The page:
French food focus - March 2019

A focus on food in France

27 February 2019
By Connexion journalist

Meet the producers

Berlingots are traditional sweets made of boiled sugar, which vary slightly in shape and flavour from region to region across the country.

The Berlingots de Pézenas are elongated tablet shapes and come in a massive variety of flavours. The company is family owned, Jean-Marie Boudet being in charge of production. “My brother has developed 34 new flavours, the same number as our département,” says Myriam, who also works at the company along with their two sisters Marie and Agnès. (Pézenas is in Hérault which is département number 34.)

The recipe, she says, goes back at least to the 17th century, involving boiling sugar in a vat and adding flavours and colourings. “The story goes that back in the 17th or 18th century there was a man from Africa who used to walk around the markets, selling flavoured sugar from an enormous cake of it which he carried on his shoulder. It was flavoured with either lemon, aniseed, coffee, or mint, and as a way of saying ‘thank you’ for the hospitality, he apparently passed the recipe on to his landlord before he went back to Africa.”

Belingots de Pézenas were originally cut by hand into short sticks rather than lozenge shapes, and now the sticks have shrunk into the current tablet shape. Jean-Marie Boudet’s flavours include bergamot, verbena, melon, fig, kiwi, and red poppies. “The flavours are very strong as we use distilled essences,” says Myriam.

The parents of the current foursome took over the business from their parents in April 1968. “It was just a month before the demonstrations of May 1968, so not a great time to start a business,” she jokes. “But they made a go of it anyway.” Jean-Marie took over in 1993, and gradually the three sisters have joined the company. “It’s good working together, but who knows if any of our children will want to take it on? We shall see!”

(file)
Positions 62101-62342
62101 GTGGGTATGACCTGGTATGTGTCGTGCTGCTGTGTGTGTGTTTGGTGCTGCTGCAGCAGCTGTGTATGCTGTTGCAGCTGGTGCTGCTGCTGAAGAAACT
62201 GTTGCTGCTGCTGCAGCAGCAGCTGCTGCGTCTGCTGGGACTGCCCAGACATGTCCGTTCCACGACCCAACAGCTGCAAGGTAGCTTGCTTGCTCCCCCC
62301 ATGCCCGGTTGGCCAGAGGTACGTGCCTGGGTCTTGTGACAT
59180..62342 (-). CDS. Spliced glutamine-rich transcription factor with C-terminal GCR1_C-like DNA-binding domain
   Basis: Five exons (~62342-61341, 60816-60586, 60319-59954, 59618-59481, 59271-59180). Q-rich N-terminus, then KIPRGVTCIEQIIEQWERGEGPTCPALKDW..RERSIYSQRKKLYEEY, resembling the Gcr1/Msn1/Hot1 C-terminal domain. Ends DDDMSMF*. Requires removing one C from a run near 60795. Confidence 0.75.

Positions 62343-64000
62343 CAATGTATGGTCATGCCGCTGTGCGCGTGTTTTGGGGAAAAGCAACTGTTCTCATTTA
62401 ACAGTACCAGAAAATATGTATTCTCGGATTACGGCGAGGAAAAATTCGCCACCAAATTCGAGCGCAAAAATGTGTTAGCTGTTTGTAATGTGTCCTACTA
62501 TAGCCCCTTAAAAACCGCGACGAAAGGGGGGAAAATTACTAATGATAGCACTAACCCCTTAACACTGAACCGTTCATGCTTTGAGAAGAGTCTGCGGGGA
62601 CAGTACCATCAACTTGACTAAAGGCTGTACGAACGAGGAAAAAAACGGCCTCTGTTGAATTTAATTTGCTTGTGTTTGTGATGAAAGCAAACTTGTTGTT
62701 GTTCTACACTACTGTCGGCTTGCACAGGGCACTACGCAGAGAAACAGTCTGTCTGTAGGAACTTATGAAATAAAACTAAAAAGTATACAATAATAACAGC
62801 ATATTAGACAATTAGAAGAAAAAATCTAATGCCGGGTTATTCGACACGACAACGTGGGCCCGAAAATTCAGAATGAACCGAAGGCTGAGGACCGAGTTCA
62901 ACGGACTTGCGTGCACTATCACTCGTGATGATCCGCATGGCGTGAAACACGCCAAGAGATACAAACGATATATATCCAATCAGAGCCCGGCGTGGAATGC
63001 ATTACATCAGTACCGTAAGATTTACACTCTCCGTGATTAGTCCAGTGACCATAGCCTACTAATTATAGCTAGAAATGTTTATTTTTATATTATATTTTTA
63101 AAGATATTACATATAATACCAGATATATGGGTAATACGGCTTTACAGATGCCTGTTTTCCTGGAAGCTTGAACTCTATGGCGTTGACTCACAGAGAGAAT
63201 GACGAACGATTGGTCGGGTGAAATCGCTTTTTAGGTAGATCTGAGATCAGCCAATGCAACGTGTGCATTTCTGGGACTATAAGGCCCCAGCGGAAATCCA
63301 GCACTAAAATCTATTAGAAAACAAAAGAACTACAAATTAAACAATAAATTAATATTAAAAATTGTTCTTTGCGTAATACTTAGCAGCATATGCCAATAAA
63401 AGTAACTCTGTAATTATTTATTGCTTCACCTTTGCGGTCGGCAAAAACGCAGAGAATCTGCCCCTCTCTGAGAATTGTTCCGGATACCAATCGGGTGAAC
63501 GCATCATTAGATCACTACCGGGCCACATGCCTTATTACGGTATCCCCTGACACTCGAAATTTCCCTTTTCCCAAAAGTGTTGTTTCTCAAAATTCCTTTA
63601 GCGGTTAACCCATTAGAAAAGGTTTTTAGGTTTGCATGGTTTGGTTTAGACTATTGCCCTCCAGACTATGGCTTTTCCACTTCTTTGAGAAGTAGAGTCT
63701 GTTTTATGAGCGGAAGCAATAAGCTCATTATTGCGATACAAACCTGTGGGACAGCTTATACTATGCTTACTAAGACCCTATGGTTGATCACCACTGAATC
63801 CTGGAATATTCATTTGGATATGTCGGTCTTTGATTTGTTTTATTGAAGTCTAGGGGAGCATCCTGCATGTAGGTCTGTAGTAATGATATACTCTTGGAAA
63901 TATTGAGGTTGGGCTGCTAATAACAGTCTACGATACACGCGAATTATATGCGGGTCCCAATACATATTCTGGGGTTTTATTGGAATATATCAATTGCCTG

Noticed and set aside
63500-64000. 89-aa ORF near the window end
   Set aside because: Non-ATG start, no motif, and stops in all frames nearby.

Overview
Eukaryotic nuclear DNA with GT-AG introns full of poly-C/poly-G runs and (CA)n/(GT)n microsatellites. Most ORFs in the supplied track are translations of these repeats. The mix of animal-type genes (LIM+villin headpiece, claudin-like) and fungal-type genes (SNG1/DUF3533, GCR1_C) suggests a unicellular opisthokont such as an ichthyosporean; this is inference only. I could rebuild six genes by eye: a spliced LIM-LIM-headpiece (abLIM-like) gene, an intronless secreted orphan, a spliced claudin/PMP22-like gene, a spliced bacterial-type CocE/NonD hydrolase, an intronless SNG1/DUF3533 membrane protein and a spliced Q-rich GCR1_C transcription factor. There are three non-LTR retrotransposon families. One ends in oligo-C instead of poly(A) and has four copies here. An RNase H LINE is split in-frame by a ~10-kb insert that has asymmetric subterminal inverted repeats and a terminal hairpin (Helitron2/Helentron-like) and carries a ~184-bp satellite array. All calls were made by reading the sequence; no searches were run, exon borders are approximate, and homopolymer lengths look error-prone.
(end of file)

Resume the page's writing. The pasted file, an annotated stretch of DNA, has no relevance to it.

Although they are stocked by Printemps department store in Paris, Berlingots de Pézenas are really only sold locally, although it is possible to buy them online. “We also run free tours on weekday mornings until 11.30am (from mid-April to September 30) so people can see the sweets being made and we have a shop which is open from March to September.”

Artisan cheese of the month: Coulommiers

Nicknamed “Brie de petit moule” (Brie from a small mould) because it is bigger than a Camembert and smaller than a standard Brie, Coulommiers is a soft-ripened cheese produced in Seine-et-Marne. Despite not having a prestigious label such as AOP, it enjoys a reputation as one of the grand French fromages.

Made from raw cow’s milk, it has a very creamy taste with a delicately spiced ‘bloomy’ rind and tinges of red or blue.

When left out at room temperature it becomes a gooey delight – perfect for smearing onto crusty baguette.

Buy in situ at the family-run cheese producer La Ferme des 30 Arpents: www.edrh-ferme.com

Local speciality: Gâteau aux Noix

A dessert menu staple in France’s major walnut-producing regions such as Périgord and Grenoble (AOC since 1938) this handmade walnut cake melts in the mouth and is full of flavour thanks to a touch of honey. Perfect when warmed through and accompanied by a scoop of ice cream or some crème anglaise – ideal for the last chilly evenings of spring.
€7.55 for 220g from www.bienmanger.com

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